The iPhone 3GS has an ARM A8 that runs at 600Mhz.

AnandTech: The iPhone 3GS Hardware Exposed & Analyzed (http://www.anandtech.com/gadgets/showdoc.aspx?i=3579&p=2)

And the A8 runs at 1Ghz. Plus it's been tweaked by Apple. I'd assume that the iPad will feel doubly fast to the iPhone 3GS. That's pretty great.

The point is, no-one knows about what the A8 can do right now 'cept Apple. When the iPad comes out in the next 4-5 weeks, we'll get a better sense based on reviews, benchmarks and teardowns.

And ARM A8 or Apple A4 isn't gonna blow the doors off of an i5, but it could probably give the ATOM a run for it's money. Especially if it can be scaled to be multi-core.

minnes
Feb 27th, 2010, 12:14 PM
I thought the A4 was based on the ARM Cortex A9, the next generation ARM up from the iPhone 3GS?

Trevor...
Feb 27th, 2010, 06:15 PM
Read what I said again,

The 300mhz ARM926 is built-in to the BASEBAND - it isn't the application processor.

The issue that bedevils smart phones is that the chipsets that are powerful enough to not require a stand-alone application processor such as the Qualcomm MSM7600 are extremely expensive and marrying an external processor to a mainstream mobile chipset, such as the Infineon S-Gold is more cost effective even with the redundancies. The same chip is used on a stand-alone basis in mid-range LG handsets for example.


The iPhone 3GS has an ARM A8 that runs at 600Mhz.

AnandTech: The iPhone 3GS Hardware Exposed & Analyzed (http://www.anandtech.com/gadgets/showdoc.aspx?i=3579&p=2)

And the A8 runs at 1Ghz. Plus it's been tweaked by Apple. I'd assume that the iPad will feel doubly fast to the iPhone 3GS. That's pretty great.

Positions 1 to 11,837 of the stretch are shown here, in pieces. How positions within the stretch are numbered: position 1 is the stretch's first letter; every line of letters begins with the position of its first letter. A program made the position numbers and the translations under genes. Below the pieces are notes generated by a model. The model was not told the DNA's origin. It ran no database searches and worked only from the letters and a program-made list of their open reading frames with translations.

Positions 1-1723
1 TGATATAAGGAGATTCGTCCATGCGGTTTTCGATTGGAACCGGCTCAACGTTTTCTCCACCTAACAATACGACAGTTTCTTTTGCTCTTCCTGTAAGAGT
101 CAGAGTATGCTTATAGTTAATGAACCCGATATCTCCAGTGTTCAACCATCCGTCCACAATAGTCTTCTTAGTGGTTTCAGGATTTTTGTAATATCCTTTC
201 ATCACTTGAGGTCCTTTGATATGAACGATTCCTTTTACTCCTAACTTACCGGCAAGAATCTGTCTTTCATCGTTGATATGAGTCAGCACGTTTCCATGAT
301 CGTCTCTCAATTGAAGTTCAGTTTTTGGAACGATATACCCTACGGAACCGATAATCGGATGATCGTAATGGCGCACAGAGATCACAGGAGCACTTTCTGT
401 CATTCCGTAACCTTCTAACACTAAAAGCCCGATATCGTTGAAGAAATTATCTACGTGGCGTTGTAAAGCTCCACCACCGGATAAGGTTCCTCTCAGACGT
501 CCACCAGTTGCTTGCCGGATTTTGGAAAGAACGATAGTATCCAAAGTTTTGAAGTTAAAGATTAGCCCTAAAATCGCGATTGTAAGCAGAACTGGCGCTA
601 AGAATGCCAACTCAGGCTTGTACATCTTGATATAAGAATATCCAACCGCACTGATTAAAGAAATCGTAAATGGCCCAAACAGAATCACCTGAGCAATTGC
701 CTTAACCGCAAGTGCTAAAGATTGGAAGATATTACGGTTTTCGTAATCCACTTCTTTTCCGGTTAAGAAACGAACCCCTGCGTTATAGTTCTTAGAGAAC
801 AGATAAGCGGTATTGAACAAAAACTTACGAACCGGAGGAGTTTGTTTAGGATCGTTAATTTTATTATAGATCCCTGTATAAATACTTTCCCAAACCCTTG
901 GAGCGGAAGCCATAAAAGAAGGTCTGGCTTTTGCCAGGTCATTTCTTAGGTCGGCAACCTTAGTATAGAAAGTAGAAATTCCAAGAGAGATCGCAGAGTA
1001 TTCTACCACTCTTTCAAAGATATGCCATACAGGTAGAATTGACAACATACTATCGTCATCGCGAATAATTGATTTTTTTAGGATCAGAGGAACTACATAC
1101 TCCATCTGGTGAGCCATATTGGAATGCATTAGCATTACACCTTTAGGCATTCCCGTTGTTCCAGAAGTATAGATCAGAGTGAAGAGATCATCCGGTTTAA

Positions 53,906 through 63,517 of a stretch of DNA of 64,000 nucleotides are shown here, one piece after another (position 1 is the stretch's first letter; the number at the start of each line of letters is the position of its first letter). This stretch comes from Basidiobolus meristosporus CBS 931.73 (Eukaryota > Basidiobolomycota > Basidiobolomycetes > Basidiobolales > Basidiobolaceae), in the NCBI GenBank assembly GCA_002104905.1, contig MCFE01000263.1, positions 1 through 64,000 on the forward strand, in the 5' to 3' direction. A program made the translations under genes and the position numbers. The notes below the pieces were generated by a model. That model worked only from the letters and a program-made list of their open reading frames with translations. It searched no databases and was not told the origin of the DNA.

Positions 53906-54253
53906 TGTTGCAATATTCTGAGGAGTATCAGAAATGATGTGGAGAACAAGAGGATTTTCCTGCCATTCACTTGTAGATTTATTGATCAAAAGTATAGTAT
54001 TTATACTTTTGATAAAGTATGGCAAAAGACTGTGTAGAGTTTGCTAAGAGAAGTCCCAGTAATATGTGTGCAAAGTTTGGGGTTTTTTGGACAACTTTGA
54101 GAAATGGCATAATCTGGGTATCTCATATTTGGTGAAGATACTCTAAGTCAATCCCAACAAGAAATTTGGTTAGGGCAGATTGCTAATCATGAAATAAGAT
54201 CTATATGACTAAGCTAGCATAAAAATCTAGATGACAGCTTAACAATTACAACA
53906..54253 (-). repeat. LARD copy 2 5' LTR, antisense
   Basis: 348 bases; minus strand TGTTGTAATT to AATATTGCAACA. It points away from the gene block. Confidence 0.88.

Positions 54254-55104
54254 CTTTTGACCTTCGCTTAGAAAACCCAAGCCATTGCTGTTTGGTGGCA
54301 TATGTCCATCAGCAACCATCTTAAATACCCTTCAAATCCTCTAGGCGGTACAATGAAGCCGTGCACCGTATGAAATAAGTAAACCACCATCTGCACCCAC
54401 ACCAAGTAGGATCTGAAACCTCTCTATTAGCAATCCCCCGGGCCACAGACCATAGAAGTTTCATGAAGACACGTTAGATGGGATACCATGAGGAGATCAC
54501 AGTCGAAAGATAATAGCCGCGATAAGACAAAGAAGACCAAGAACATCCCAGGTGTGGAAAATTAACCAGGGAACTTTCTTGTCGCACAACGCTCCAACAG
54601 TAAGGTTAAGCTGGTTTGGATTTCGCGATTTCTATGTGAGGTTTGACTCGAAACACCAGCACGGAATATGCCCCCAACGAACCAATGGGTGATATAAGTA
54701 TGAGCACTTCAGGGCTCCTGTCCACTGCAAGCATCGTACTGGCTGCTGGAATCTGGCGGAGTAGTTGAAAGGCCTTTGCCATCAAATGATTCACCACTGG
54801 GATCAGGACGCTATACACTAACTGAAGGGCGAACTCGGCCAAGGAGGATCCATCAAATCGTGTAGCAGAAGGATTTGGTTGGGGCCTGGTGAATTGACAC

The point is, no-one knows about what the A8 can do right now 'cept Apple. When the iPad comes out in the next 4-5 weeks, we'll get a better sense based on reviews, benchmarks and teardowns.

And ARM A8 or Apple A4 isn't gonna blow the doors off of an i5, but it could probably give the ATOM a run for it's money. Especially if it can be scaled to be multi-core.

monokitty
Feb 27th, 2010, 09:42 PM
Does it really matter?

If it runs what the iPad is meant to run, the benchmarks or what the A4 is 'equivalent' to is a moot point.

chas_m
Feb 28th, 2010, 05:55 AM
Indeed. <puffs pipe thoughtfully>

fyrefly
Mar 1st, 2010, 12:53 PM
I thought the A4 was based on the ARM Cortex A9, the next generation ARM up from the iPhone 3GS?

ARS is saying that's what people thought at first, but now they're thinking more that it's an A8 stripped of a bunch of frills.

AppleInsider | iPad's Apple A4 CPU is feature-stripped ARM Cortex-A8 - report (http://www.appleinsider.com/articles/10/03/01/ipads_apple_a4_cpu_is_feature_stripped_arm_cortex_ a8_report.html)

EggWhite
Mar 3rd, 2010, 11:16 AM
Does it really matter?

If it runs what the iPad is meant to run, the benchmarks or what the A4 is 'equivalent' to is a moot point.

Of course it matters. You don't think developers will be able to do more with a faster processor.